* Order says Exxon estimates 3,500-5,000 barrels of oil spilled
* Line was inspected in February, results not yet known
* Arkansas AG launches probe into spill
* Rain could complicate cleanup, nearby lake protected by booms
By Suzi Parker and Kristen Hays
LITTLE ROCK/HOUSTON, April 2 (Reuters) - U.S. pipeline regulators on Tuesday ordered Exxon Mobil Corp to take necessary corrective action for its ruptured pipeline that spilled thousands of barrels of crude oil into a small Arkansas housing development last week.
The U.S. Transportation Department’s Pipeline and Hazardous Safety Administration’s corrective order said Exxon estimated that 3,500 to 5,000 barrels of crude spewed from the breach. Exxon had so far only said publicly that it had recovered 12,000 barrels of oil and water.
“The cause of the failure is still undetermined and the investigation is ongoing,” PHMSA’s order said.
Earlier on Tuesday, Arkansas launched an investigation into the cause and impact of the rupture, just as forecast rain was expected to complicate the cleanup.
Arkansas Attorney General Dustin McDaniel asked Exxon to preserve all documents and information related to Friday’s spill and ongoing recovery at the site in Mayflower, Arkansas, about 20 miles northeast of Little Rock.
“This incident has damaged private property and Arkansas’s natural resources. Homeowners have been forced from their homes,” McDaniel said in a statement. Asking Exxon to secure the documents is the “first step in determining what happened and preserving evidence for any future litigation,” he said.
Exxon spokeswoman Kim Jordan said the company will “cooperate fully” with any investigation.
The spill from Exxon’s 848-mile (1,381 km) Pegasus line, which covered lawns and snaked down residential streets, forced the evacuation of 22 homes as police blockaded the affected area. The strong smell of oil, which resembled asphalt, permeated the town far beyond the affected area, a Reuters witness reported on Monday.
The incident has received widespread attention and stoked a national debate about the safety of carrying rising volumes of heavy crude from Canada into the United States.
Some environmentalists have used the incident to illustrate why pipelines, such the proposed Keystone XL line that would carry Canadian crude to the U.S. Gulf Coast, should not be built.
Exxon said in a statement on Tuesday that 14 “oiled” ducks, two turtles, and one muskrat have been recovered for treatment following the spill. Two other ducks were found dead, the oil major said.
The pipeline remained shut on Tuesday, and Exxon had yet to say how long repairs would take and when the pipeline might restart.
Exxon also said on Tuesday that a plan to allow residents to return to their homes was under way, though the speed of the return would depend on approvals from state health authorities.
The company was developing a plan to excavate, remove and replace the ruptured portion of the near 65-year-old line, which transports Canadian crude oil from Illinois to Texas. Excavation is crucial in determining the cause of a pipeline spill.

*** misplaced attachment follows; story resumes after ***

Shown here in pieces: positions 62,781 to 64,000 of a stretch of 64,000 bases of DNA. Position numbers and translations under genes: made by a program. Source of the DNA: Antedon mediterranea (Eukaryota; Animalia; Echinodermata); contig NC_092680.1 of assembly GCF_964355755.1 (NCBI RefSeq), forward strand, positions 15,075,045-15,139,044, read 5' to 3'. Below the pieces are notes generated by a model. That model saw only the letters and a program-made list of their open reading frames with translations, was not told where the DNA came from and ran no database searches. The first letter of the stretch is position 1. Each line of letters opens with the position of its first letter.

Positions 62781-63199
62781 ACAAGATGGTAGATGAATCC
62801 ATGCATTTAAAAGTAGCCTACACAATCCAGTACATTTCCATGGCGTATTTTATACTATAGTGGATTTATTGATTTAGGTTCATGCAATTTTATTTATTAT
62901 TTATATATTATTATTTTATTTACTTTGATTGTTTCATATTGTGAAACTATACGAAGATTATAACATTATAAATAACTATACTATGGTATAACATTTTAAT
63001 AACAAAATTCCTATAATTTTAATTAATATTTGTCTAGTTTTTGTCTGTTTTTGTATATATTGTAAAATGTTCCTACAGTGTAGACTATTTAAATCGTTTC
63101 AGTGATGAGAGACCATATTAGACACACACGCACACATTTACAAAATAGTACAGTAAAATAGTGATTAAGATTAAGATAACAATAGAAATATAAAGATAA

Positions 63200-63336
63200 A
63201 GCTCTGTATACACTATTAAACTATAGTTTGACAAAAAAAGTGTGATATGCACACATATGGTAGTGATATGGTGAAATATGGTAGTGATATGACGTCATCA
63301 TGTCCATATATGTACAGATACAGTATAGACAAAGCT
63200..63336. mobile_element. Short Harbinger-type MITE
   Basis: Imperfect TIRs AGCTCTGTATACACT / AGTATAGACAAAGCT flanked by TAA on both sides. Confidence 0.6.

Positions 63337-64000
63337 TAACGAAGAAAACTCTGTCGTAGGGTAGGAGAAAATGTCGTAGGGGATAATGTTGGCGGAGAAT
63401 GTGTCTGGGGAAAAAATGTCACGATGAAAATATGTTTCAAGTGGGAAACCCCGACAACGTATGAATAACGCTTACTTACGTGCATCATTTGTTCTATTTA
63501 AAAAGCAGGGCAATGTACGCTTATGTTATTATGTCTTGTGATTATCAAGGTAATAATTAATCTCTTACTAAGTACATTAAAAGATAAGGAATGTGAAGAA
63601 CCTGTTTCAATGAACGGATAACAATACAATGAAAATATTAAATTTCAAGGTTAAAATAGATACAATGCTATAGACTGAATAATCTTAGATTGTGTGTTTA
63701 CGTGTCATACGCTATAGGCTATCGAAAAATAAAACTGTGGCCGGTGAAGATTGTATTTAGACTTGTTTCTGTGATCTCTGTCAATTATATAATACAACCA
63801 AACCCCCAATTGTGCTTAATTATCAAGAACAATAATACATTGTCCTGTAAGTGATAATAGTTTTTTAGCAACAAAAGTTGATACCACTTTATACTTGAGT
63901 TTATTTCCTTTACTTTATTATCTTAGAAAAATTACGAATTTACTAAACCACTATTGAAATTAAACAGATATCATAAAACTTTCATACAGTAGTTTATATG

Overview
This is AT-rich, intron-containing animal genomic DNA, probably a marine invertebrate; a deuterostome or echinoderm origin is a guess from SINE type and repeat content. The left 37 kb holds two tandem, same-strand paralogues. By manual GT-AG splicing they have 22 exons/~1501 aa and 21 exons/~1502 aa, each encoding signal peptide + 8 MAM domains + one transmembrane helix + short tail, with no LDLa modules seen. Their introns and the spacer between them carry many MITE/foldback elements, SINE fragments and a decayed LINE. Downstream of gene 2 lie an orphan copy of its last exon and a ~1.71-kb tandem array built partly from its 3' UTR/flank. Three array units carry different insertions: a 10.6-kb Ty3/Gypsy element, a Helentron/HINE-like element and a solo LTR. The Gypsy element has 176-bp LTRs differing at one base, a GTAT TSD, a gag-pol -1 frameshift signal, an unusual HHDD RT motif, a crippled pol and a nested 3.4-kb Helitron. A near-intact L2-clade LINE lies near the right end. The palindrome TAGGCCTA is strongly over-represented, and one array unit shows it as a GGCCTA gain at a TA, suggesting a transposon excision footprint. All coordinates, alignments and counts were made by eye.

PHMSA’s order issued Tuesday said Exxon was preparing to install valves to enable removal of the damaged portion of the pipe. That section will be sent to a metallurgist for examination and failure analysis.
The order also said Exxon learned of the failure on Friday afternoon because pressure in the pipeline dropped. The company shut valves north and south of the rupture site - 18 miles apart - within 16 minutes of the pressure drop, PHMSA said.
The order noted that the pipe was originally built in 1947 and 1948. It used to transport oil from Texas to Illinois, but in 2006 Exxon reversed the flow to move Canadian crude south.
“A change in the direction of flow can affect the hydraulic and stress demands on the pipeline,” PHMSA’s order said.
The order also noted that Exxon inspected the line in July 2010 with a device that both cleans and finds problems, but no anomalies were found. The area of the rupture also was inspected in February this year, but Exxon has not yet received results of that test.
The order said Exxon must submit a restart plan before the line can resume service post-repair, and metallurgical tests must be completed on the damaged section within 45 days.
Also, when the line restarts, the pressure used to move crude must be 80 percent of what it was when it ruptured, PHMSA said.
Meanwhile, rain was forecast on Tuesday afternoon and expected to remain on and off for at least two days, which could complicate cleanup efforts. The spill occurred a mile from Lake Conway, a popular fish and wildlife area stocked with bass, catfish, bream and crappie.
Local responders that included firemen, city employees, county road crews and police built dikes of dirt and rock which stopped crude from fouling the lake, according to Faulkner County Judge Allen Dodson.
Exxon later deployed 3,600 feet of boom near the lake as a precaution.
Exxon spokesman Alan Jeffers said that rain would not hamper clean-up efforts, but it could carry some of the oil sheen towards the lake.
“Our big focus is to keep it from moving from the ground to the lake,” Jeffers said.